Year
1717
Month Day
May 16

Satirical writer, Voltaire, is imprisoned in the Bastille

Writer Francois-Marie Arouet, better known as Voltaire, is imprisoned in the Bastille on May 16, 1717.

The outspoken writer was born to middle-class parents, attended college in Paris, and began to study law. However, he quit law to become a playwright and made a name for himself with classical tragedies. Critics embraced his epic poem, La Henriade, but its satirical attack on politics and religion infuriated the government, and Voltaire was arrested in 1717. He spent nearly a year in the Bastille.

Voltaire’s time in prison failed to dry up his satirical pen. In 1726, he was forced to flee to England. He returned several years later and continued to write plays. In 1734, his Lettres Philosophiques criticized established religions and political institutions, and he was forced to flee again. He retreated to the region of Champagne, where he lived with his mistress and patroness, Madame du Chatelet. In 1750, he moved to Berlin on the invitation of Frederick II of Prussia and later settled in Switzerland, where he wrote his best-known work, Candide. He died in Paris in 1778, having returned to supervise the production of one of his plays.

READ MORE: 10 Things You Should Know About Voltaire

FACT CHECK: We strive for accuracy and fairness. But if you see something that doesn't look right, click here to contact us! HISTORY reviews and updates its content regularly to ensure it is complete and accurate.

ALSO ON THIS DAY

Discovery of Ozone Hole announced

In the scientific journal Nature on May 16, 1985, three scientists from the British Antarctic Survey announce their detection of abnormally low levels of ozone over the South Pole. Their discovery, commonly known as the Ozone Hole, became a palpable example of mankind's ability ...read more

Pioneering TV journalist Barbara Walters signs off

On May 16, 2014, broadcast journalist and TV personality Barbara Walters retires from ABC News and as co-host of the daytime program “The View.” In a landmark career that spanned some 50 years on air, the 84-year-old Walters blazed a trail for women in TV news. On Walter’s May ...read more

French dauphin, Louis, marries Marie Antoinette

At Versailles, Louis, the French dauphin, marries Marie Antoinette, the daughter of Austrian Archduchess Maria Theresa and Holy Roman Emperor Francis I. France hoped their marriage would strengthen its alliance with Austria, its longtime enemy. In 1774, with the death of King ...read more

Worker protests mount in France

In France, the May 1968 crisis escalates as a general strike spreads to factories and industries across the country, shutting down newspaper distribution, air transport and two major railroads. By the end of the month, millions of workers were on strike, and France seemed to be ...read more

Warsaw Ghetto uprising ends

In Poland, the Warsaw Ghetto uprising comes to an end as Nazi soldiers gain control of Warsaw’s Jewish ghetto, blowing up the last remaining synagogue and beginning the mass deportation of the ghetto’s remaining dwellers to the Treblinka extermination camp. Shortly after the ...read more

First Academy Awards ceremony

On this day in 1929, the Academy of Motion Picture Arts and Sciences hands out its first awards, at a dinner party for around 250 people held in the Blossom Room of the Roosevelt Hotel in Hollywood, California. The brainchild of Louis B. Mayer, head of the powerful MGM film ...read more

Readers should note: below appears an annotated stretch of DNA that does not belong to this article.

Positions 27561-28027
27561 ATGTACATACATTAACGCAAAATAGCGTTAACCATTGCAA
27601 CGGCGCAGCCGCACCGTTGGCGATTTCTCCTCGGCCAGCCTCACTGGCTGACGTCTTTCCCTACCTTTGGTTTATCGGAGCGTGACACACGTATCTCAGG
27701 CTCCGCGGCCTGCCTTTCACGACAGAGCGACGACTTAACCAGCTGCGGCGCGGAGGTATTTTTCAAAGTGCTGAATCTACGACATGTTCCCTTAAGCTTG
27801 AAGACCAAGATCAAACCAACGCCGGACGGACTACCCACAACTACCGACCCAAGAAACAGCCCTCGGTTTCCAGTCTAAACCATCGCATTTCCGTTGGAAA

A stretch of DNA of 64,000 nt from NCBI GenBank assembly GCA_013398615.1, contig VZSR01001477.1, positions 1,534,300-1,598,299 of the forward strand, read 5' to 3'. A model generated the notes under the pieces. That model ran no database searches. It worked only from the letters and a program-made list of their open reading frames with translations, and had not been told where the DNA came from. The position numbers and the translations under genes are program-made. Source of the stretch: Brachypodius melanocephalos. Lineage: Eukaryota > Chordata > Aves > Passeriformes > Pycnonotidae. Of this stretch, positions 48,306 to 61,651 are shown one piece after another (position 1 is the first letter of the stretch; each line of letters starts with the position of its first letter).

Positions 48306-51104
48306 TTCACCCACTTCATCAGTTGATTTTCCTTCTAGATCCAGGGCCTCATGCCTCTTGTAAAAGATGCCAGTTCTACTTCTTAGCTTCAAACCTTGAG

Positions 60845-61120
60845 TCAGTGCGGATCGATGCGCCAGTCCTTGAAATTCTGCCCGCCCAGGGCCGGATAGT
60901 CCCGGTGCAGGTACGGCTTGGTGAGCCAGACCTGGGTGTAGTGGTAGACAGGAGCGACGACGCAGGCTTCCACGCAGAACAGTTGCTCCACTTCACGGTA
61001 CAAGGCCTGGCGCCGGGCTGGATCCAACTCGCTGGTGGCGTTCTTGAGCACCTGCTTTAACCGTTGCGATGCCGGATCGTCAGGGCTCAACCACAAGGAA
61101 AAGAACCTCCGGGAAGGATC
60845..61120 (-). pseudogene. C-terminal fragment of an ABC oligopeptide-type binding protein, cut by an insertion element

Basketball great, Magic Johnson, plays center as a rookie, wins championships

On May 16, 1980, Los Angeles Lakers point guard Earvin “Magic” Johnson steps in for injured center Kareem Abdul-Jabbar and scores 42 points, leading the Lakers to a four games-to-two series win over the Philadelphia 76ers for their first championship since 1972. In 1979, Magic ...read more

Senate acquits President Andrew Johnson of high crimes and misdemeanors

On May 16, 1868, the U.S. Senate votes against impeaching President Andrew Johnson and acquits him of committing “high crimes and misdemeanors.” He would not be fully acquitted of all charges until 10 days later, on May 26, 1868.  In February 1868, the House of Representatives ...read more

First Academy Awards ceremony is held

May 16, 1929 marks the first-ever Academy Awards ceremony, Hollywood’s annual celebration of the best its creative artists have to offer over the previous year. The official Academy Awards banquet took place in the Blossom Room of the Hollywood Roosevelt Hotel. Some 270 people ...read more

A nurse stabs expectant mother to death, steals unborn baby

Norma Jean Armistead checks herself into Kaiser Hospital in Los Angeles, California, with a newborn that she claims to have given birth to at home. Some staff members were already aware that Armistead, a nurse at the hospital, had a pregnancy listed on her medical charts the ...read more

U.S.-Soviet summit meeting collapses after U-2 spy plane shot down

In the wake of the Soviet downing of an American U-2 spy plane on May 1, 1960, Russian leader Nikita Khrushchev lashes out at the United States and President Dwight D. Eisenhower at a Paris summit meeting between the two heads of state. Khrushchev’s outburst angered Eisenhower ...read more

Georgia Patriot Button Gwinnett is fatally wounded in duel

On May 16, 1777, British-born Georgia Patriot and signer of the Declaration of Independence Button Gwinnett receives a bullet wound in a duel with his political rival, Georgia city Whig Lachlan McIntosh. Three days later, Gwinnett died as a result of the gangrenous wound. ...read more

U.S. Congress passes Sedition Act

On May 16, 1918, the United States Congress passes the Sedition Act, a piece of legislation designed to protect America’s participation in World War I. Along with the Espionage Act of the previous year, the Sedition Act was orchestrated largely by A. Mitchell Palmer, the United ...read more